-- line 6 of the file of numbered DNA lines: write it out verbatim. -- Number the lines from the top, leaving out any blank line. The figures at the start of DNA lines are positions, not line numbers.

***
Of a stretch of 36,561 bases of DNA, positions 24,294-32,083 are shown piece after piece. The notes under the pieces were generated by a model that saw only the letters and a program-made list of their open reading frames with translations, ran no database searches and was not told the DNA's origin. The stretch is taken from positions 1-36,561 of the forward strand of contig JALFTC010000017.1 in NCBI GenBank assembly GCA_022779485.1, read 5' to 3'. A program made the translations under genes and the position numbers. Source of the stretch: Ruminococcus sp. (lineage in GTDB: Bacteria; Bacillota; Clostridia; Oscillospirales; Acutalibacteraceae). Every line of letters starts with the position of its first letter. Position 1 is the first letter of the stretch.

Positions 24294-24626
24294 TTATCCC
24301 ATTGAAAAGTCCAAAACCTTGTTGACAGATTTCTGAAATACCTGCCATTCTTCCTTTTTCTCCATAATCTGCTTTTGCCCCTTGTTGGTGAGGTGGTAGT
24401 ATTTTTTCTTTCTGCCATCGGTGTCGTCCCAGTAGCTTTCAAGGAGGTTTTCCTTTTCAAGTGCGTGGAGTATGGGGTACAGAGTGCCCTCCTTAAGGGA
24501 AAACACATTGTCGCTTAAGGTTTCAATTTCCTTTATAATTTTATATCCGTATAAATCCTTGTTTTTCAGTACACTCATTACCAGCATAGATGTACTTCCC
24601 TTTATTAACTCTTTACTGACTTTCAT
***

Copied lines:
24501 AAACACATTGTCGCTTAAGGTTTCAATTTCCTTTATAATTTTATATCCGTATAAATCCTTGTTTTTCAGTACACTCATTACCAGCATAGATGTACTTCCC